John F. Kennedy 's Jfk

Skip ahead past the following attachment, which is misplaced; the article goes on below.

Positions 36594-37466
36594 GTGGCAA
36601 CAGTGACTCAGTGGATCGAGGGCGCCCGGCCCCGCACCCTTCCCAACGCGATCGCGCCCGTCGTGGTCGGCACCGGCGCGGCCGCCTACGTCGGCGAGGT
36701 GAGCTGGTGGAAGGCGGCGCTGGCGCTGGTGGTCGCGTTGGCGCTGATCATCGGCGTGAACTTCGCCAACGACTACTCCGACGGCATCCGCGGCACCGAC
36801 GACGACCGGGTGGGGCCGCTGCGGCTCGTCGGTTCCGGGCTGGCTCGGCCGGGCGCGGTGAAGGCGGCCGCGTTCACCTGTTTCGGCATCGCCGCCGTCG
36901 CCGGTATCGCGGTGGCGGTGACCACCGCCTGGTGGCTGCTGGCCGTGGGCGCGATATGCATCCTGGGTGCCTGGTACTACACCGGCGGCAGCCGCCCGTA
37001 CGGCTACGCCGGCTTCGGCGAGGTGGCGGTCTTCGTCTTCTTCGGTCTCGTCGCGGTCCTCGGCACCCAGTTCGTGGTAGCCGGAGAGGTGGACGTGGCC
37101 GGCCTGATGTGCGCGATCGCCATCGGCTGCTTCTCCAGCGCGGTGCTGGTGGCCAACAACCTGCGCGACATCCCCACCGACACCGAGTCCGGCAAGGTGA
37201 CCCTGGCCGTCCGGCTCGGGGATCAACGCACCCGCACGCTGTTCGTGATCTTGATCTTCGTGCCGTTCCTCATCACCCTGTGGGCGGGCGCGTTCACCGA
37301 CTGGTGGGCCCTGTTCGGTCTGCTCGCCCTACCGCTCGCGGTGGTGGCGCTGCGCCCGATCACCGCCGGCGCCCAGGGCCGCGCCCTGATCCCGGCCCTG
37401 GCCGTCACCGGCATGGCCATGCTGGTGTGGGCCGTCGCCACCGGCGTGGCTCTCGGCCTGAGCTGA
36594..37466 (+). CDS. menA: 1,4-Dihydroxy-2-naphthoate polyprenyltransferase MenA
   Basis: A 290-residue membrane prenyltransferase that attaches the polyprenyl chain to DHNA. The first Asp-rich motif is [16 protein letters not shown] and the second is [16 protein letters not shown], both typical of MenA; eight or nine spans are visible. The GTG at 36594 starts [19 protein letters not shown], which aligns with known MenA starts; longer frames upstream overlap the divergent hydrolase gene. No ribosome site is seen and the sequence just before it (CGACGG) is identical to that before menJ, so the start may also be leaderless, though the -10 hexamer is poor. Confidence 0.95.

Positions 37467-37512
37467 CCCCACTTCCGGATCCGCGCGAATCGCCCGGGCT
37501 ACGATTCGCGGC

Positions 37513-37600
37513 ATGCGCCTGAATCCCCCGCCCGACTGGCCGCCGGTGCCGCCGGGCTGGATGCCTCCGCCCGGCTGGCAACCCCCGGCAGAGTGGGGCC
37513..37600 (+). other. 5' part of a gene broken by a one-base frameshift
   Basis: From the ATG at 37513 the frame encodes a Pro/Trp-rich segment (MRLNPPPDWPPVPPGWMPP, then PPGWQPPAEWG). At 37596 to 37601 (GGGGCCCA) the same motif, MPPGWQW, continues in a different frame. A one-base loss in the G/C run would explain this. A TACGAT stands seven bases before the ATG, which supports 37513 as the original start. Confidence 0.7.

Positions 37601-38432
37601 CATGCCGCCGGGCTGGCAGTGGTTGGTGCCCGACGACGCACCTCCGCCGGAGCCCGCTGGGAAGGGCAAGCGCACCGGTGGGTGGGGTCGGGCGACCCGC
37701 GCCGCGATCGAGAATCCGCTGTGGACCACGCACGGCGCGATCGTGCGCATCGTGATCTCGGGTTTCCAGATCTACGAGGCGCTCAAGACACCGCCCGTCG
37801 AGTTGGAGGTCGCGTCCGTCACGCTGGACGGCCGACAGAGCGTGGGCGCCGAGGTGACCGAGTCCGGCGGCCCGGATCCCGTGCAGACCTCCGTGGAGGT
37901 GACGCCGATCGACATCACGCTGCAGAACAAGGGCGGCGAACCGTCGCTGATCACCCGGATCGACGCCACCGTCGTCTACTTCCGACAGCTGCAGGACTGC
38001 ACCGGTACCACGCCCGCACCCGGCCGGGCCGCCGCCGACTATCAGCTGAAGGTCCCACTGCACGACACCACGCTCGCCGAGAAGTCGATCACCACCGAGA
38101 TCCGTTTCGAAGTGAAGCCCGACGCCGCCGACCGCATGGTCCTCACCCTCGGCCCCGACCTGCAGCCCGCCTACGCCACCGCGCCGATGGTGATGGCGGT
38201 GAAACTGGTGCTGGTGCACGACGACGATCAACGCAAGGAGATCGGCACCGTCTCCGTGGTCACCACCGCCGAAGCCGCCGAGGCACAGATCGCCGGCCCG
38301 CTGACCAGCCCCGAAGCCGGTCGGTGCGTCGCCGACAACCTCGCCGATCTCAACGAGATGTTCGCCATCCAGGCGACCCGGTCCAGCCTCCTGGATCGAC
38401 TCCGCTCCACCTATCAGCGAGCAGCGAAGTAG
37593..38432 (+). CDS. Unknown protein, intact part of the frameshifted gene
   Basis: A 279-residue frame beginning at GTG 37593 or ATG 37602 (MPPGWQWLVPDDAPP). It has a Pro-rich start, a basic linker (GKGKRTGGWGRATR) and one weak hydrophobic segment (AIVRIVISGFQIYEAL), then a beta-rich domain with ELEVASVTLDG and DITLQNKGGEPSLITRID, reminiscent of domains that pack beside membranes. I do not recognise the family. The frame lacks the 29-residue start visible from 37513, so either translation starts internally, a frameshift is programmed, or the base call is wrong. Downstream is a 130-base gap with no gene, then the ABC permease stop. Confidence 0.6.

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In John F. Kennedy’s (JFK) 1961 inaugural address, he began by acknowledging the audience, including former presidents and vice presidents before he brought his message of a “new generation of Americans- born in this century, tempered by war, disciplined by a hard and bitter peace, [and] proud of our ancient heritage…” This new generation was to inspire and change, not only the America they lived in, but the world. His message was empowering and direct while effectively persuading his audience, of both United States citizens and citizens of the World. Through his use of anaphora, parallelism, and pathos, President Kennedy was able to portray the picture and message in his mind. JFK used the effect of anaphora and parallelism throughout his speech. His repetition of words at the beginning of phrases and paragraphs aided in fostering his sense of pride and determination in his new role as President. He used phrases such as “Let both sides” and “To those” to bring about the focus of both sides, United States and other allied nations, coming together to help the world. When concentrating on his audience, President Kennedy started by suggesting that both sides explore the problems between them; he then progressed to all sides uniting to have ultimate power over all the nations, and then transitioned to exploring the science of the world and using it to their advantage in order to have a uniting force in all corners. When Kennedy used the phrase “to those” to begin several
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